Justices of the Peace: The Legacy Continues
Saul Haffner died in 2017. He was 87.
He served on the RTM, was a member of the Y’s Men, and taught photography and writing at the Senior Center and Norwalk Community College.
Saul was a US Army veteran. He was an engineer who worked on NASA’s Gemini program, and a professor of business and marketing at Sacred Heart University.
But he is best known as a justice of the peace. In fact, he may have been the nation’s foremost authority on the subject. In 2009, I profiled him for “06880.”
Saul and his wife Barbara Jay founded the Justice of the Peace Association (JPus) in 2001. At the dawn of the internet age, they wanted to connect couples and officiants in a personalized fashion.
An early advocate of marriage equality, he and Barbara created professional conferences on all aspects of a JP’s role.
Saul and Barbara’s daughter Loretta Jay carries on their tradition.
The 1984 Staples High School graduate — now a Fairfield resident — wants her parents’ vision and network to continue. She’s still connecting officiants and couples. But she’s expanded her services to incorporate her own interests and professional work: underserved populations, and problems affecting young people.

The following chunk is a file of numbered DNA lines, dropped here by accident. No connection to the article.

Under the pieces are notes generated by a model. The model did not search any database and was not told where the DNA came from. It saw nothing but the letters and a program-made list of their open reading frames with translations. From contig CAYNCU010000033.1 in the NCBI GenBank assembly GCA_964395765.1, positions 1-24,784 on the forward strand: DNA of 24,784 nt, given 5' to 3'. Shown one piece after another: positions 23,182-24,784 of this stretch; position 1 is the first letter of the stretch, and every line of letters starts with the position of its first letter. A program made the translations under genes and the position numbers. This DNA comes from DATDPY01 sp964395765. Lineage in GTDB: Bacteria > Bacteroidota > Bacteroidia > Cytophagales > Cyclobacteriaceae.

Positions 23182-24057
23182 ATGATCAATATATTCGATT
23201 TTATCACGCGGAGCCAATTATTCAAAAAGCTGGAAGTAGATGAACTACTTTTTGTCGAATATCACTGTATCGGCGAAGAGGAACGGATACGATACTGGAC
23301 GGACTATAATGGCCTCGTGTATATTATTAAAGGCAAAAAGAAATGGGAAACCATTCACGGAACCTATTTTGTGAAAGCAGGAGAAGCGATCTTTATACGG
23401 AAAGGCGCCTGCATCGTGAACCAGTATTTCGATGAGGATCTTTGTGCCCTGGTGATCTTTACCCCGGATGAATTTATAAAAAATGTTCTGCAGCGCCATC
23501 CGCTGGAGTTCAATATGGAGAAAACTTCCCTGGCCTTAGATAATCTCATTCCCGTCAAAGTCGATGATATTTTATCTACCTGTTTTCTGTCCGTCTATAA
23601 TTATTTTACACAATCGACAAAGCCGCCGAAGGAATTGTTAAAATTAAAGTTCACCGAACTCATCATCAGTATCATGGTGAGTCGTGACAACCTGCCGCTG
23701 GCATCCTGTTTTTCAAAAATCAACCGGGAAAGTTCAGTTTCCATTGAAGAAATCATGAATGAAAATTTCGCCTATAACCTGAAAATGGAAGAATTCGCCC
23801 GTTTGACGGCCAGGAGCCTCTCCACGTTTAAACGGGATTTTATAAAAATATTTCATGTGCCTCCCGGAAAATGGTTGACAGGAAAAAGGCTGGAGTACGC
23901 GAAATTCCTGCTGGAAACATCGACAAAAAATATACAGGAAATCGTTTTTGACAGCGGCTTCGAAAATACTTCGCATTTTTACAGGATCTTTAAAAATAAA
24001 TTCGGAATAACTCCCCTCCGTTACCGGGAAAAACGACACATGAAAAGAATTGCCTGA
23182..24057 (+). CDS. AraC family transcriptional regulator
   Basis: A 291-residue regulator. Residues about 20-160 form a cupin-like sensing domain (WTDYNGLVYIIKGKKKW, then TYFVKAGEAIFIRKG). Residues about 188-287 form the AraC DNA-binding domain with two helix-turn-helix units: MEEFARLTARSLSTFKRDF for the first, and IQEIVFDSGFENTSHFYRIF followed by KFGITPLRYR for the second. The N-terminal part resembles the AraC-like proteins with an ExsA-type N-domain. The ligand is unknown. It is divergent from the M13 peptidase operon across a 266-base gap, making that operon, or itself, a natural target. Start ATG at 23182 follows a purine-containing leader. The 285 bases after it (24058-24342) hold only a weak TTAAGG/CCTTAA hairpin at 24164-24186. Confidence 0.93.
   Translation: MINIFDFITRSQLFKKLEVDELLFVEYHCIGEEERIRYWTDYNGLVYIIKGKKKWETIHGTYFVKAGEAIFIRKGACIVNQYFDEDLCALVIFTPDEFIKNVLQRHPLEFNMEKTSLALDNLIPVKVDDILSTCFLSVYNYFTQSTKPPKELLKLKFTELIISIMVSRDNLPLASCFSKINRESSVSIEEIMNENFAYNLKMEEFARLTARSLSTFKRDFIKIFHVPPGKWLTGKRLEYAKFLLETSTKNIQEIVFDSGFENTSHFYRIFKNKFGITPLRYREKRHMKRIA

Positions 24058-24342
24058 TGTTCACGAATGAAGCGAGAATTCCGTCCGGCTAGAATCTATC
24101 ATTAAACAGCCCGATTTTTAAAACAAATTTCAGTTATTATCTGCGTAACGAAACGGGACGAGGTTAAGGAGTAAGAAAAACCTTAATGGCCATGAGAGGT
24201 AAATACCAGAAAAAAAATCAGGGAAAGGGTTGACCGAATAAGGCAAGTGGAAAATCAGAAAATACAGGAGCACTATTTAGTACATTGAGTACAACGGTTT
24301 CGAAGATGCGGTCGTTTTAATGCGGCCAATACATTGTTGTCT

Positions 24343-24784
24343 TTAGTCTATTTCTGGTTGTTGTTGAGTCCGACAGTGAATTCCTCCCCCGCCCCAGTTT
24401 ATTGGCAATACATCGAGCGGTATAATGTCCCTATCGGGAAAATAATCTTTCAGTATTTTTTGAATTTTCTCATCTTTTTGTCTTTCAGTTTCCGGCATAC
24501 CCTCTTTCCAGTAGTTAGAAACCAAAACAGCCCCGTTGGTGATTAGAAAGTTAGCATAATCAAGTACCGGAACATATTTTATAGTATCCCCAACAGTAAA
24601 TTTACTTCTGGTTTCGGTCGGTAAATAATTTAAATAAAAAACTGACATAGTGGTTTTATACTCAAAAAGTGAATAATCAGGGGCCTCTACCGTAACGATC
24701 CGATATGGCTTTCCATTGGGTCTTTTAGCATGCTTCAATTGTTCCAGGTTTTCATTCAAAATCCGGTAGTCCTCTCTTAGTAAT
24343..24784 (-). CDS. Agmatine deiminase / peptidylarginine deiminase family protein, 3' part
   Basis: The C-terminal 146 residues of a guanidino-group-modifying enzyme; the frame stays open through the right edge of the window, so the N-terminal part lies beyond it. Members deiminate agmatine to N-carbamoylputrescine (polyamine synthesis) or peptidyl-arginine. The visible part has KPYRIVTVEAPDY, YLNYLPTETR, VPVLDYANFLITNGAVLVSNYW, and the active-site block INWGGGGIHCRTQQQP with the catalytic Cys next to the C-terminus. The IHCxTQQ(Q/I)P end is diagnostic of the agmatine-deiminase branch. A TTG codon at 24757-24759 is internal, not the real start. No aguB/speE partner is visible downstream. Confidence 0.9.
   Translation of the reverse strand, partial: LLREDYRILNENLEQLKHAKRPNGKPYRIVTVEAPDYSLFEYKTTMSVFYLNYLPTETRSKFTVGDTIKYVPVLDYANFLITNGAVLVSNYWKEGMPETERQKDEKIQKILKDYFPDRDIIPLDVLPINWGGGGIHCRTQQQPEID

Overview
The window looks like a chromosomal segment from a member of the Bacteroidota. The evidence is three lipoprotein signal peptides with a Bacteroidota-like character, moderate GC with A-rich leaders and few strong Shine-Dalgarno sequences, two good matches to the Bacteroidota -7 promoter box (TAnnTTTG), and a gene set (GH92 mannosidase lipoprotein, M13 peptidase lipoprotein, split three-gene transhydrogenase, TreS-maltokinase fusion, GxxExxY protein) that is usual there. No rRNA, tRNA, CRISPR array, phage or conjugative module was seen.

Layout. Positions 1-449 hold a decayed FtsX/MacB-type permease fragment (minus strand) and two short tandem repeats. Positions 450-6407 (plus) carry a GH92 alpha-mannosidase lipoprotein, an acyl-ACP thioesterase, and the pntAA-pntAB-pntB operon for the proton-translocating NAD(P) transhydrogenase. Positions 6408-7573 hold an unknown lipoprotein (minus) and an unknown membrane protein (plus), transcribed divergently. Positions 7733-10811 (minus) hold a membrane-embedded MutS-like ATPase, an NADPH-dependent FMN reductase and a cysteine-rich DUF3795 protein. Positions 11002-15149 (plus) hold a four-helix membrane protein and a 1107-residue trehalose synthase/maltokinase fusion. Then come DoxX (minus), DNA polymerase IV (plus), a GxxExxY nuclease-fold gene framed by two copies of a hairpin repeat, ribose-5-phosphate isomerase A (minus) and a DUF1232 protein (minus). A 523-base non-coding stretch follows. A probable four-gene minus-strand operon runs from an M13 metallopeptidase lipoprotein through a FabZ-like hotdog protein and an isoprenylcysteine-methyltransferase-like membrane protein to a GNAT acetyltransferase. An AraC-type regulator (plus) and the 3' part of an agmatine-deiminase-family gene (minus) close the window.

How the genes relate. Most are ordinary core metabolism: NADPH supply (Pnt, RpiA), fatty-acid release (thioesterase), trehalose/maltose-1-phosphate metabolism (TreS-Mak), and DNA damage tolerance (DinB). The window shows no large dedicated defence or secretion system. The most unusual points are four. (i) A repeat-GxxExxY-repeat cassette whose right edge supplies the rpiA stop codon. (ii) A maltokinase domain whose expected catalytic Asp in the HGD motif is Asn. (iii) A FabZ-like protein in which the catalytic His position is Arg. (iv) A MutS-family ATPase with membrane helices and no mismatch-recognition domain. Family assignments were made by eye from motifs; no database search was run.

This year, the Justice of the Peace Association hosts a virtual conference. Set for March 13 (9 a.m. to 3:30 p.m.), it’s a creative environment where civil officiants can reimagine weddings, learn new skills, and nurture relationships.
Previous conferences have featured keynote speakers like Senator Richard Blumenthal and current Lieutenant Governor Susan Bysiewicz. Secretary of the State Denise Merrill will recognize Saul and Barbara, and JPUS’s 20 years.
Always wanted to be a justice of the peace? Interested in marriage-related issues like equality and human trafficking? Click here for more information, email lorettajay at JPus.org, or call 203-255-7703.
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